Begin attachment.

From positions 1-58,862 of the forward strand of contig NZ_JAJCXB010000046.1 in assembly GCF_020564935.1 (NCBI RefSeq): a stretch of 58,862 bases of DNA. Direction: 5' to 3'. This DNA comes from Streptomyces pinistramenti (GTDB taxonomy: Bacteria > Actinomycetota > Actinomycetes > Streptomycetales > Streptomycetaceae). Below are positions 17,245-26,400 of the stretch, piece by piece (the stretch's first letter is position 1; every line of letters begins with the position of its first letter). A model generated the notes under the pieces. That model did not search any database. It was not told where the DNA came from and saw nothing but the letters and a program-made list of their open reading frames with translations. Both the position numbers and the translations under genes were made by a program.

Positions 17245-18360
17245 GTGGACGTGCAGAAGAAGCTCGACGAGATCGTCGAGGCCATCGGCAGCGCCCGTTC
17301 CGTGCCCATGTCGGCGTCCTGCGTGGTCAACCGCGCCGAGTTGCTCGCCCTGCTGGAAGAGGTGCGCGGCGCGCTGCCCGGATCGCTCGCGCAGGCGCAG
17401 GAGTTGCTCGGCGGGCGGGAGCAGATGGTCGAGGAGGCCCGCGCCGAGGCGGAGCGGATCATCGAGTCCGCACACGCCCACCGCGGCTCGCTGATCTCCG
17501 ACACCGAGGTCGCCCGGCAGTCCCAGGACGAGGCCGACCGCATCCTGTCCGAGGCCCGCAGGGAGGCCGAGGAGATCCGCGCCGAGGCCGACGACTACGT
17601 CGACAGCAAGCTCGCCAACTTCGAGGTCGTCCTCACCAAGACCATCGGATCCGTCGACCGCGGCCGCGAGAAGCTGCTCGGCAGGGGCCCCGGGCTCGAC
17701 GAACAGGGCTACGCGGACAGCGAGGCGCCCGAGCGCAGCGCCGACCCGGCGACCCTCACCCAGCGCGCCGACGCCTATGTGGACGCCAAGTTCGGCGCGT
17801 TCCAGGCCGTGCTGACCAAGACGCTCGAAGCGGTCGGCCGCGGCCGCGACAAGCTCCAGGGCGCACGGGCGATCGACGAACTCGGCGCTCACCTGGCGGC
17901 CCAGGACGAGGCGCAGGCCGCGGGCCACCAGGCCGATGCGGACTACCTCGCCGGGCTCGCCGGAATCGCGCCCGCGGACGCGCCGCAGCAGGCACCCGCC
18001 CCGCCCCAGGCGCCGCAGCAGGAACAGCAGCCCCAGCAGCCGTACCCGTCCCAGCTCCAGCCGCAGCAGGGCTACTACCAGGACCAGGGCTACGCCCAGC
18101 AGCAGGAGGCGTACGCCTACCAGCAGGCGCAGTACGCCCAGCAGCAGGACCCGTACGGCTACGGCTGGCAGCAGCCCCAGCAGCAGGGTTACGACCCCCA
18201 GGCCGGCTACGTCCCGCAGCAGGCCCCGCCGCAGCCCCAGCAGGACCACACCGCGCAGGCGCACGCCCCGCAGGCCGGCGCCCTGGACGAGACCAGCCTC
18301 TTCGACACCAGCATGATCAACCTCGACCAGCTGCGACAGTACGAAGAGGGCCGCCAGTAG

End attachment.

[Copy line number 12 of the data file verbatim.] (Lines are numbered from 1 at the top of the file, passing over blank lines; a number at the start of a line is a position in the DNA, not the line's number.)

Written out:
18101 AGCAGGAGGCGTACGCCTACCAGCAGGCGCAGTACGCCCAGCAGCAGGACCCGTACGGCTACGGCTGGCAGCAGCCCCAGCAGCAGGGTTACGACCCCCA